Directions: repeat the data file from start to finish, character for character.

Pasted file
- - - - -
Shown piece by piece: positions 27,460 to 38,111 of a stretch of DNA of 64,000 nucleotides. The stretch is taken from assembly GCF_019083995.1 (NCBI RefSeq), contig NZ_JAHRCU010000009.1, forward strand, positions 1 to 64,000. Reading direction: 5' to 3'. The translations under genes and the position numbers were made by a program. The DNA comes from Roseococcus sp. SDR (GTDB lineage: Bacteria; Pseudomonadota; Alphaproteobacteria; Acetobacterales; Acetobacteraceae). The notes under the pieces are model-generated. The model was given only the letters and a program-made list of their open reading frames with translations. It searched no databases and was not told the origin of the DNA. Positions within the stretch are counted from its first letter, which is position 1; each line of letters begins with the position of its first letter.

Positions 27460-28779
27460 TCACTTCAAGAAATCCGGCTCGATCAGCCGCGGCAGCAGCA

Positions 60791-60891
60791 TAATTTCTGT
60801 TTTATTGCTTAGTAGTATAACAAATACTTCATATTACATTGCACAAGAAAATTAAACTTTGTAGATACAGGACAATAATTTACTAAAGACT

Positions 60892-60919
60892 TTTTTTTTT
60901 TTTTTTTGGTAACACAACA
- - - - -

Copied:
Shown piece by piece: positions 27,460 to 38,111 of a stretch of DNA of 64,000 nucleotides. The stretch is taken from assembly GCF_019083995.1 (NCBI RefSeq), contig NZ_JAHRCU010000009.1, forward strand, positions 1 to 64,000. Reading direction: 5' to 3'. The translations under genes and the position numbers were made by a program. The DNA comes from Roseococcus sp. SDR (GTDB lineage: Bacteria; Pseudomonadota; Alphaproteobacteria; Acetobacterales; Acetobacteraceae). The notes under the pieces are model-generated. The model was given only the letters and a program-made list of their open reading frames with translations. It searched no databases and was not told the origin of the DNA. Positions within the stretch are counted from its first letter, which is position 1; each line of letters begins with the position of its first letter.

Positions 27460-28779
27460 TCACTTCAAGAAATCCGGCTCGATCAGCCGCGGCAGCAGCA

Positions 60791-60891
60791 TAATTTCTGT
60801 TTTATTGCTTAGTAGTATAACAAATACTTCATATTACATTGCACAAGAAAATTAAACTTTGTAGATACAGGACAATAATTTACTAAAGACT

Positions 60892-60919
60892 TTTTTTTTT
60901 TTTTTTTGGTAACACAACA